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A Glimmer of Guanxi 
Nov 4 2013 7:34AM Posted by David Ludwig, Ph.D.
 


I made my first trip to China in the early 1990s. At the time I was along for the ride on a cross-governmental marketing visit. This rather formalized setting necessitated endless lunch and dinner banquets in various venues across the eastern third of the country. Almost every evening, the banquets involved dishes composed (we were assured by our hosts) of organisms that were “very rare. Almost none left. You are lucky to be eating some of the last in the world”. Thus, to my ongoing shame, we ate frogs, fish, snakes, turtles, birds, and mammals nominally harvested from threatened or endangered populations. 

My second trip to China was less formal and menus were more under our control. This time we didn’t eat any rare, threatened or endangered species, although we did see plenty of them in markets. 

Personal wealth is expanding at a great rate in China. And that wealth, bleeding out into world markets, has been hard on organisms that are valued in traditional folkways, for food and especially medicine. Thus great pressure accrues on tigers, rhinoceros, bears, small cats, snakes, and civets whose body parts are used in folk medicine. And fish, snakes, turtles, bats, and other animals are harvested for food. With a large human population and growing purchasing power, poaching and black markets serving China are ongoing problems for a number of species around the world. 

Guanxi is the modern Chinese word reflecting the web of personal and professional relationships embedded in the larger social system. The word conveys much more than can be easily translated by single terms in English. Guanxi encompasses friendships, favors owed and done, interpersonal histories, family ties, and more. From a systems analytic perspective, Guanxi is the process component, the flows and feedbacks among individuals in a personal network. The concept could be applied to ecological systems as a handy term for the dynamics of a network.

Recently, there is a bit of good news about the Guanxi of the network tying Chinese consumers to their food sources. The 20 October 2013 Washington Post has a front page story under the byline of Simon Denyer titled “In China, a Rare Victory for Conservation”. Specifically, the story reports that an unexpected consortium of business interests, NGOs, celebrities, students and journalists has made real headway in reducing demand for dried shark fins made into celebratory banquet soups.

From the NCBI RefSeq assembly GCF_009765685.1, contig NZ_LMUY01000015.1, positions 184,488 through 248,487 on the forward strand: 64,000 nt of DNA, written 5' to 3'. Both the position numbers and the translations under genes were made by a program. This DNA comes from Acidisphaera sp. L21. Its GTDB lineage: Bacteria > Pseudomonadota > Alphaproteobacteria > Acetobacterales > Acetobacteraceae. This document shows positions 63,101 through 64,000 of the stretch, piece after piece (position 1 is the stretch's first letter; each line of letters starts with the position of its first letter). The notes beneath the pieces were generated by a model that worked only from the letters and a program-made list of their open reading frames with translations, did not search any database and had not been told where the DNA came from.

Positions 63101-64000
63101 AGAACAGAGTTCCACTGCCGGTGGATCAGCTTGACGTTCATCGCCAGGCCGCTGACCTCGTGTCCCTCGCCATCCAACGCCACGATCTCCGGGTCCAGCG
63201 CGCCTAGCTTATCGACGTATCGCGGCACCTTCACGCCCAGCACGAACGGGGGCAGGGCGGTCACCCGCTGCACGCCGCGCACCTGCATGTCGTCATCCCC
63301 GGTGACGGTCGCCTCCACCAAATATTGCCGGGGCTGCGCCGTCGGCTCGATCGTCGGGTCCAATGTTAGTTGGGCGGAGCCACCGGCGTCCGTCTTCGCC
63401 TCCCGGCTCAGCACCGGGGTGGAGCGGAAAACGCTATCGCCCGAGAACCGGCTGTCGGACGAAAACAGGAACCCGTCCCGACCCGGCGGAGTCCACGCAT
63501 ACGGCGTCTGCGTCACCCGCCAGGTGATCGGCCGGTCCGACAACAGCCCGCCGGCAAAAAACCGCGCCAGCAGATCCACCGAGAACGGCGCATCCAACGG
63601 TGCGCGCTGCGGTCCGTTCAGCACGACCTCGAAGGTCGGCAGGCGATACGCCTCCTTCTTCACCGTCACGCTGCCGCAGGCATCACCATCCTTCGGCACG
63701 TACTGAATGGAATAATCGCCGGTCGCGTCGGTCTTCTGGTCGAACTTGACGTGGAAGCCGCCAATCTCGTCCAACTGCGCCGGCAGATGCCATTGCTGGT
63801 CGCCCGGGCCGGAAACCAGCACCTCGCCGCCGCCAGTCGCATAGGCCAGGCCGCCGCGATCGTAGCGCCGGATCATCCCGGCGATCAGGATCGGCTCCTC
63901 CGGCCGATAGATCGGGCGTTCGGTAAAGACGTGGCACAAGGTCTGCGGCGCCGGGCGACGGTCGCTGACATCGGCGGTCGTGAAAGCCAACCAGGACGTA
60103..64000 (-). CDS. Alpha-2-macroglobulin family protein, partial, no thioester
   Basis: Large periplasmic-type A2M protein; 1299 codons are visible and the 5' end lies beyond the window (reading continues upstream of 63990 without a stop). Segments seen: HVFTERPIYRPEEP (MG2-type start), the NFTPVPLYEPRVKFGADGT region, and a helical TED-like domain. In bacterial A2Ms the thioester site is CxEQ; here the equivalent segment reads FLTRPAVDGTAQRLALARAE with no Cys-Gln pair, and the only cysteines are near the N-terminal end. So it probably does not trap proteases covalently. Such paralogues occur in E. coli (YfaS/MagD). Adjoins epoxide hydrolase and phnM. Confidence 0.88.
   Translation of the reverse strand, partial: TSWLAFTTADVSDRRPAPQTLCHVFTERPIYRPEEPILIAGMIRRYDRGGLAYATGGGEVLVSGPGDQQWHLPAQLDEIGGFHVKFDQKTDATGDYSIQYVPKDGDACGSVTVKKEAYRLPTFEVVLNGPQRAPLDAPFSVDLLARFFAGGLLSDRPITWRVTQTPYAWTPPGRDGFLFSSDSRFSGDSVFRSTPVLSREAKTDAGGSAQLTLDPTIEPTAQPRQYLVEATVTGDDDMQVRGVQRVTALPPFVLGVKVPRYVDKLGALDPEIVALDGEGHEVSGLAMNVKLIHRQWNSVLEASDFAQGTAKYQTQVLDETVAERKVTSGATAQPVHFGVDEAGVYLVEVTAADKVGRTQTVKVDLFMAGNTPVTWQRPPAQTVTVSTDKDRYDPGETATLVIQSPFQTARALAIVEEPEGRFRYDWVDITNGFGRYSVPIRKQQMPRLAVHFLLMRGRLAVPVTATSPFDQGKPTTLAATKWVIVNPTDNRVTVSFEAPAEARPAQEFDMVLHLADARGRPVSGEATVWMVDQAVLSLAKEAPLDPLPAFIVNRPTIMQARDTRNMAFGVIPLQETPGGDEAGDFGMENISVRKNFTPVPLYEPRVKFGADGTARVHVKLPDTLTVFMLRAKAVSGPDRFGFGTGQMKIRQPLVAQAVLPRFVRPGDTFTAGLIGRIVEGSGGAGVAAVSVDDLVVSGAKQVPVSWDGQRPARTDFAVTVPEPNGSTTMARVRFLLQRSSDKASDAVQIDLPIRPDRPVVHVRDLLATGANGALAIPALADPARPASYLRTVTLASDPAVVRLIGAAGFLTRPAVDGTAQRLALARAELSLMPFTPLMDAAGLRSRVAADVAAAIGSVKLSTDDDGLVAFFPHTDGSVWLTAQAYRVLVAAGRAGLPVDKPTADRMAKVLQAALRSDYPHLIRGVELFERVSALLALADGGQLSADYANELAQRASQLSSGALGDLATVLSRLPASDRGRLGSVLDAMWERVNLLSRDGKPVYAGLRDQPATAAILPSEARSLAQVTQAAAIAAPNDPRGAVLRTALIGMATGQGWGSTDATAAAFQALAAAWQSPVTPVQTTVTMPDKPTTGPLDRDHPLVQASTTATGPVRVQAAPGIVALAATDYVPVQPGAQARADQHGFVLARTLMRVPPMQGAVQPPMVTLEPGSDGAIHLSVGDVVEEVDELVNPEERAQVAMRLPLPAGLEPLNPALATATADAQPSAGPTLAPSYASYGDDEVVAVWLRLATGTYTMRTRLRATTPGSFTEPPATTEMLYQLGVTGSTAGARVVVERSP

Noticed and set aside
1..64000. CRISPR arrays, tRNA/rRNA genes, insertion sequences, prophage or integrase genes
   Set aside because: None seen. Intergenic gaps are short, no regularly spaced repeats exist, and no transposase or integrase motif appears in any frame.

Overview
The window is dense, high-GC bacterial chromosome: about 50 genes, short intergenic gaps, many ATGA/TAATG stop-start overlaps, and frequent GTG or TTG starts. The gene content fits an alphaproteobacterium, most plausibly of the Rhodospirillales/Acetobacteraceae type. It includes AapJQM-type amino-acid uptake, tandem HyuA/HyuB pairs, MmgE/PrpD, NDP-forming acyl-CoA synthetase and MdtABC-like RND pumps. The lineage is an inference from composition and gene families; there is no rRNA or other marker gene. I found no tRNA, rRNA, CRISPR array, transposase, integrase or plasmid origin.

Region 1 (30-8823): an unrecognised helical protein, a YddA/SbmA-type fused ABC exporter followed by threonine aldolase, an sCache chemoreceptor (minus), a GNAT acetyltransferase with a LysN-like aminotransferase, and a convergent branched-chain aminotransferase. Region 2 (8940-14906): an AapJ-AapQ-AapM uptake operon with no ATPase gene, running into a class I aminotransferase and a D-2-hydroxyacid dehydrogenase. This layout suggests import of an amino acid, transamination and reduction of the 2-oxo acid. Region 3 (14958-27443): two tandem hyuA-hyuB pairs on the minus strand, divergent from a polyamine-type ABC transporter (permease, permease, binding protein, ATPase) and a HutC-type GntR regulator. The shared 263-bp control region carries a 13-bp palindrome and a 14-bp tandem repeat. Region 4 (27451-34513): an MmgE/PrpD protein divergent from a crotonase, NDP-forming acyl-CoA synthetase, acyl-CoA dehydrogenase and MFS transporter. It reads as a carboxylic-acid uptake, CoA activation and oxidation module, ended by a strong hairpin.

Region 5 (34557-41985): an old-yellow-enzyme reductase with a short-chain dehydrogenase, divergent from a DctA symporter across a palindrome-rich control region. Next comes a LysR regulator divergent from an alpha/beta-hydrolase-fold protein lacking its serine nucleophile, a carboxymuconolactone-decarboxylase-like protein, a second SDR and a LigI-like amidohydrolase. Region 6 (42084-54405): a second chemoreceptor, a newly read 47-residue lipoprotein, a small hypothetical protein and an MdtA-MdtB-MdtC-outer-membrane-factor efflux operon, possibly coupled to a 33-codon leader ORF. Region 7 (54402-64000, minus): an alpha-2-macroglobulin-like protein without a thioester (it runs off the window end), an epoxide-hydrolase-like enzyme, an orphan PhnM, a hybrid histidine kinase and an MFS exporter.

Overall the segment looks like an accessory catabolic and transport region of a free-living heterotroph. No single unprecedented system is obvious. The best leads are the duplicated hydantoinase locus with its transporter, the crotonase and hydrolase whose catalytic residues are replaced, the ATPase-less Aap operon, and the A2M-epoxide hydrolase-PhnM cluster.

In recent years, several shark species have been severely depleted by fin collectors who habitually harvest the fins of fish from lines or nets and toss the body back in the water where the animals die a nasty death and go on to feed scavengers and decomposers. Shark fin soup is a traditional delicacy of great antiquity. Its social qualities outweigh its culinary value. I’ve eaten shark fin soup in China, Europe, Canada and the U.S. While it is interesting to unfamiliar westerners, mostly for its fine gelatinous texture, it is in fact rather bland and unexciting. The Post reports that activists, led by a San Francisco based NGO called WildAid, marshaling Yao Ming as an advertising icon and buoyed by businesspeople of conscience, have driven demand for shark fin down by 50 to 70%. Quite unexpectedly (because of the enormous diversity of celebratory mores in China and the depth to which shark fin soup is embedded in celebratory culture), political and business leaders and a substantial chunk of the general populace quickly absorbed the educational messaging and are more than willing to eschew shark fin or consume soups made with vegetable-based substitutes. 

This is a remarkable success story. It is an example of a principle of growing importance for the interaction of people and the environment. As wealth increases, people demand cleaner, more sustainable environments, and have marginal capital to invest in environmental management. 

This “Second Demographic Transition” is an unexpected and welcome outcome of economic and social systems. It means that the most effective and efficient route to sustainability lies in income equality and education. As people have the money to use more resources, they also demand that those resources be provisioned via sustainable means. 

This is in stark contrast to the more common belief that wealth and resource demands cause direct environmental degradation. In practice, it turns out that wealth drives greater investment in environmental management and application of more sustainable alternatives. 

Hopefully, we can build on the shark fin success. It is time for tiger, rhinoceros, bear and other animals to be relieved of the harvest (often illegal under international and nation-specific laws and treaties) for traditional medicine, decorative ivory, and food. 

Building the guanxi in our relations to the ecosystem-at-large is important for the future of the biosphere. Good, sustainable processes mean we’ll leave a better world for our children and their children. The shark fin example shows that we can do it, with creative activism fueled by enlightened information.
Xexe—thank you for checking in to the PeopleSystems weekly weblog. Go forth and establish some guanxi with your environment. We’ll all benefit!

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